More aggregator platforms will emerge    

  • Fin-sec aggregators will gain market share: Loan and insurance aggregators such as PolicyBazaar, PaisaBazaar and Coverfox gained traction in 2020. Their biggest attraction is that they enable users to compare and contrast policy prices and features, loan rates and even after-sales metrics such as claim ratios. Detailed usage data are not available in the public domain but it is clear, following the ‘money trail’, that investors see merit in this segment. In FY21, they pumped over USD 120 million into PolicyBazaar (the first unicorn in this segment) and close to USD 100 million in Digit Insurance (the second).

Greater consolidation in the banking space    

  • Hybrid banking will become mainstream: In the last few years, the RBI has made concentrated efforts to get institutional banks to digitise while penalising banks that fall short on technical standards. A case in point is its recent halting of all new digital launches by HDFC Bank after it suffered a series of server outages. This regulatory push is likely to drive banks to seek partnerships within the start-up ecosystem that will help them streamline their digital banking operations and widen their offerings. For instance, HDFC Bank bought a stake in FinTech start-up ‘Smallcase’, an online investment management player. Both Kotak and HDFC have purchased stakes in Ferbine, an online retail payment system, and ICICI Bank in two fintech firms, City Cash (transit payments) and Thillais Analytical Solutions (neobanking). This suggests that hybrid banking, led by consolidation within FinTech, will be a key theme this year and beyond.


Multiple bodies regulating the FinTech space   

Like the financial sector itself, India’s FinTech space is regulated by multiple agencies, including the RBI, SEBI, IRDA and TRAI. Further, each state has its own policies on the start-up ecosystem, which results in overlaps, contrasting views and several grey areas. A welcome development was the aforementioned setting up, under the RBI’s Inter-Regulatory Working Group on FinTech and Digital Banking, of a regulatory ‘sandbox’ along the lines of those established by the Monetary Authority of Singapore and the UK’s Financial Conduct Authority. This approach allows FinTech start-ups to test out new services and assess risks before they are taken to market. Crucially, FinTech firms and regulators can work together to tweak existing regulations, enabling firms to test their products for a limited time and among a limited number of customers.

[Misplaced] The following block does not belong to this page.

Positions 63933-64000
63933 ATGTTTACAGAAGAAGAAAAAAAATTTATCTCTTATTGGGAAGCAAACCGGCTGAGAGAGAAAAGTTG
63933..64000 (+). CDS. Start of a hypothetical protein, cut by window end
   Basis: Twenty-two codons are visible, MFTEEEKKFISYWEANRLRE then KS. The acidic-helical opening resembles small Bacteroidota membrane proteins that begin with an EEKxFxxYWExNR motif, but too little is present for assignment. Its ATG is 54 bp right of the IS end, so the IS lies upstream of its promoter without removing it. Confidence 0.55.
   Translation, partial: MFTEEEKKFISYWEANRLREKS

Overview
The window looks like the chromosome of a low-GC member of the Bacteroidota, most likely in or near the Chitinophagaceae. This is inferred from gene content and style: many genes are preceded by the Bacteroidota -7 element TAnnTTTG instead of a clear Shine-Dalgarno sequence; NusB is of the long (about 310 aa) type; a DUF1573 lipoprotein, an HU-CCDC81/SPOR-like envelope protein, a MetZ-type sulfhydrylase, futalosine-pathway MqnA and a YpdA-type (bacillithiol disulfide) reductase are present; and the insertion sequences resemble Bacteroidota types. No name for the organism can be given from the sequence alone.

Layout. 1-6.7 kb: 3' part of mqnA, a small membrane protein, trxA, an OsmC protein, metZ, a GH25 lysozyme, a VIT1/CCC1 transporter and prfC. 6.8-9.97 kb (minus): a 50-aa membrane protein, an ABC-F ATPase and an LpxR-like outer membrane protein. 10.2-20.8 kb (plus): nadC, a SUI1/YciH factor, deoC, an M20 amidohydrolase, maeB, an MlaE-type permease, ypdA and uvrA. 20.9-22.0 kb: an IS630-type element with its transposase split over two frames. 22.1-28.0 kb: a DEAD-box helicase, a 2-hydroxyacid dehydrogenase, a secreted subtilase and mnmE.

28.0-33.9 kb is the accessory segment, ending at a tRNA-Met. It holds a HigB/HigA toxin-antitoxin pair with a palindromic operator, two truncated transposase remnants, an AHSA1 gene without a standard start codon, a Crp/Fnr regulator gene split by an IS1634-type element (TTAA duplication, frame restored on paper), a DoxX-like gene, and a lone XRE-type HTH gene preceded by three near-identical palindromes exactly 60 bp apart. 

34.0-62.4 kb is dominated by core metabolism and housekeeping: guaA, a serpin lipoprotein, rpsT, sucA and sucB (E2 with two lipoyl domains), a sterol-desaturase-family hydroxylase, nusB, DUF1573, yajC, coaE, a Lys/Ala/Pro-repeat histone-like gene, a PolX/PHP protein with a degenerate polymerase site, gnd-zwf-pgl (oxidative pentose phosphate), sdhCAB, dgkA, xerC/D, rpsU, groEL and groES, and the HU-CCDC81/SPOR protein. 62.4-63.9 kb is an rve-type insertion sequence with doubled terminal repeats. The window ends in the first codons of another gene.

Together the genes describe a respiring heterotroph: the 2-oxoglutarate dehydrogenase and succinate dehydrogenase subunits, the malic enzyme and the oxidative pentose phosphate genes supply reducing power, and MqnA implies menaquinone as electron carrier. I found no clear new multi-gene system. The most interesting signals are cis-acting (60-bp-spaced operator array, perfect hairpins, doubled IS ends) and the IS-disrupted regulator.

Recent moves in the payments space show regulatory intent to bolster the segment   

Recent regulatory measures by the RBI aim to bolster India’s digital infrastructure and enable a level playing field in the payments space. In June 2020, it announced the creation of a Payments Infrastructure Development Fund (PIDF) to encourage firms to deploy Points of Sale (PoS) channels (both physical and digital) across the country to improve the penetration of card-based and other digital payments. In August 2020, it released a draft framework for setting up a New Umbrella Entity (NUE) for retail payments. NUEs can be established either as a for-profit or not-for-profit company, and will be permitted to set up ATMs, offer white-label POS terminal services, undertake Aadhaar-based payments and remittances, and develop other new payment solutions.

The broader FinTech regulatory landscape must evolve to address long-term growth prospects   

As the industry matures, the regulatory landscape must also evolve, taking on a broader and deeper mandate. The industry itself will need to address some concerns that could, if not dealt with early on, limit its longer-term growth prospects:

  • Data privacy: Misuse of consumer data is widely prevalent and FinTechs must adhere to the highest standards of data security, privacy and consent-based access.
  • Data security: In the wake of rising cyber-attacks, businesses must adopt best-in-class practices to protect customer assets.
  • Risk frameworks: FinTechs must adhere to the same enterprise risk standards as their established larger counterparts in the traditional financial services space.

This paper has been produced by IMA’s in-house research team based on desk research and conversations with CXOs from the FinTech sector. This paper is meant for the exclusive consumption of IMA’s Peer Group Forum members and may not be copied, shared or distributed without explicit permission. Please visit  to view current papers and our full archive of research content in the IMA members’ Knowledge Centre, accessible via the Login link on top of the page. A podcast version of this paper is also available there. IMA Forum members have personalised website access codes.